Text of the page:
U.S. Poultry announces research projects results

by Meat&Poultry Staff
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TUCKER, GA. – The U.S. Poultry & Egg Association announces the completion of two research projects as a part of its comprehensive research program of all phases of poultry and egg production and processing.

The first project was titled “Attempt to find genetic biomarkers to identify the Campylobacter Jejuni isolates capable of infecting humans.” Campylobacter found in poultry can cause bacterial intestinal problems in humans. However, research has shown that some of the main Campylobacter subtypes found in poultry, have not been found in humans. The objective of this study was to determine if DNA cell invasion assays could identify biomarkers in humans not found in poultry.

Results suggest that comparative DNA analyses were able to identify biomarkers associated with infection with Campylobacter. Two genes were found that may serve as biomarkers to identify Campylobacter isolates involved in human illness. Additionally, a gene was identified that was used to develop a fusion vaccine against Campylobacter.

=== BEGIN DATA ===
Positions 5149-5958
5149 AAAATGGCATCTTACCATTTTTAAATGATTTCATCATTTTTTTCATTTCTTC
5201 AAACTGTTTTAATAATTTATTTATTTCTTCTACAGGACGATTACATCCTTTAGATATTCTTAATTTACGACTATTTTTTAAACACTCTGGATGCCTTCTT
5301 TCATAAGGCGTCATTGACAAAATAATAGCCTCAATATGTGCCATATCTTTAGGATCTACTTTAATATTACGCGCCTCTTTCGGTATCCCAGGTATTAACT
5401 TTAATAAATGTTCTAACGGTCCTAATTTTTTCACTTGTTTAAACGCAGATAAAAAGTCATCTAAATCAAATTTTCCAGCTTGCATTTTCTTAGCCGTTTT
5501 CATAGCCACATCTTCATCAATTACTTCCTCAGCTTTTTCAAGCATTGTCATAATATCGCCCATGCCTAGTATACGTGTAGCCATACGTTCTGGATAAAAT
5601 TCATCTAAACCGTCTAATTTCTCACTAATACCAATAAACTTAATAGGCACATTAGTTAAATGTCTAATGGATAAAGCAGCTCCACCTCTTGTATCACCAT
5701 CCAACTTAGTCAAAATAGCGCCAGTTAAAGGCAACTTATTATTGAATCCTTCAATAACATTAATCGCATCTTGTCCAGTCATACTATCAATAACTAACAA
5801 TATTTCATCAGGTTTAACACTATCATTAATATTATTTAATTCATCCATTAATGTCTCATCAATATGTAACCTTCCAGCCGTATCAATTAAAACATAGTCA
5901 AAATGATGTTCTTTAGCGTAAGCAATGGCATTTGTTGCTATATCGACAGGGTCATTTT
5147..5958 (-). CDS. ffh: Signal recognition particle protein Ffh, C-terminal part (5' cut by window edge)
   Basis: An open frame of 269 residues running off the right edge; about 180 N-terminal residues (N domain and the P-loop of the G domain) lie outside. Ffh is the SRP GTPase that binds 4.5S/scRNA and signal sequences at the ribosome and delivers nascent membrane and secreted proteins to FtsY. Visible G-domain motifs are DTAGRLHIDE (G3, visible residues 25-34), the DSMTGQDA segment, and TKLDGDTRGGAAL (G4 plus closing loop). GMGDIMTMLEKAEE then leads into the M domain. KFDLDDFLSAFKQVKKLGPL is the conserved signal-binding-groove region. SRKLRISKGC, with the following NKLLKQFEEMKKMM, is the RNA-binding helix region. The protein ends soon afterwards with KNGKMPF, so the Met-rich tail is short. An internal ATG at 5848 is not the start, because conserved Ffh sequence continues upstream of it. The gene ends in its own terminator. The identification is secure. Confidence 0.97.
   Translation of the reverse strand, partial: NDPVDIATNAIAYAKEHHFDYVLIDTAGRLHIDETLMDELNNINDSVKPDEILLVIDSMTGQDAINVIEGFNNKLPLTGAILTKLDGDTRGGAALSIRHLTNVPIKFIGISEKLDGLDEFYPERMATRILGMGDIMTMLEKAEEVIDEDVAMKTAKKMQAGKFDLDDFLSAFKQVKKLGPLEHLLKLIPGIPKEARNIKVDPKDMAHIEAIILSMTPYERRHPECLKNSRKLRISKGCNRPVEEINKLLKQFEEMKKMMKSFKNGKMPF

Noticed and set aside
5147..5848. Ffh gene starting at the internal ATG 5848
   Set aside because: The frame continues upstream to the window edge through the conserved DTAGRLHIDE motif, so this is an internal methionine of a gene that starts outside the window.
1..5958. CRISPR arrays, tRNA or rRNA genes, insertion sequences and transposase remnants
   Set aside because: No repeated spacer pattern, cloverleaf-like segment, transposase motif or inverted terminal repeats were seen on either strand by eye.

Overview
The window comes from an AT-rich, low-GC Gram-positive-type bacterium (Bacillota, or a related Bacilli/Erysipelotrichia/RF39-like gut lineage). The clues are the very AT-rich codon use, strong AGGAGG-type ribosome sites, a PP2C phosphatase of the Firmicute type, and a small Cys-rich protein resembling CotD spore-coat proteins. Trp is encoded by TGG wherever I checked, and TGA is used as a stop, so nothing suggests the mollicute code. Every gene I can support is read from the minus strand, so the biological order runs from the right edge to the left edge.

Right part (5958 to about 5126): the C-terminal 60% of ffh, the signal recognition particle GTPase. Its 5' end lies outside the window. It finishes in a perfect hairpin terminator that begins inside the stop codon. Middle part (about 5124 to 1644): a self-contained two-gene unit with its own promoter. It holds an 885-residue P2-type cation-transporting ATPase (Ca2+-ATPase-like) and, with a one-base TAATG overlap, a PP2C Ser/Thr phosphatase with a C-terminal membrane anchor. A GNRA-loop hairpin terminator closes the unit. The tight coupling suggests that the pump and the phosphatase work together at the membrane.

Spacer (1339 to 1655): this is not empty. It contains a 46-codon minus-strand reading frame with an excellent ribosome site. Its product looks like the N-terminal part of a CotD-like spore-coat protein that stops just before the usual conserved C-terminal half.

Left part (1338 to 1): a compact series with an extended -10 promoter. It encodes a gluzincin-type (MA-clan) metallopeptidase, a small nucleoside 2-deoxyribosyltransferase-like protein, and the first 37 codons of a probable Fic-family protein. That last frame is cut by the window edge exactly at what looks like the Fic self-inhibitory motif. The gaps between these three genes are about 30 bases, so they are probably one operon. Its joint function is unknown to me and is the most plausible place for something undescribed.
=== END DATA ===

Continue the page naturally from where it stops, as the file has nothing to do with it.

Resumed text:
The goal of the second project, titled “Evaluation of experimental R11/3 virus vaccines for control of transmissible viral proventriculitis in broiler chickens,” was to develop a recombinant DNA vaccine based on the RII/3 virus VP2 protein.

Transmissible viral proventriculitis (TVP), an infectious disease in broilers, results in substantial economic losses due to poor growth and rupture of the proventriculi during processing. The VP2 (rVP2) protein gene was cloned and expressed in a bacterial vector. Chicks were virus challenged at 2 and 15 days of age by intramuscular injections. The rVP2 protein vaccine failed to provide protective immunity, although antisera contained high levels of the RII/3 virus specific antibody. Therefore, although the recombinant VP2 protein was immunogenic, it failed to provide immunity for prevention of TVP. Findings indicate that an effective TVP vaccine will likely require construction with a vector such as the fowlpox virus or herpes virus of turkeys, according to researchers.

For more information on this research or more by the association, go to www.poultryegg.org.
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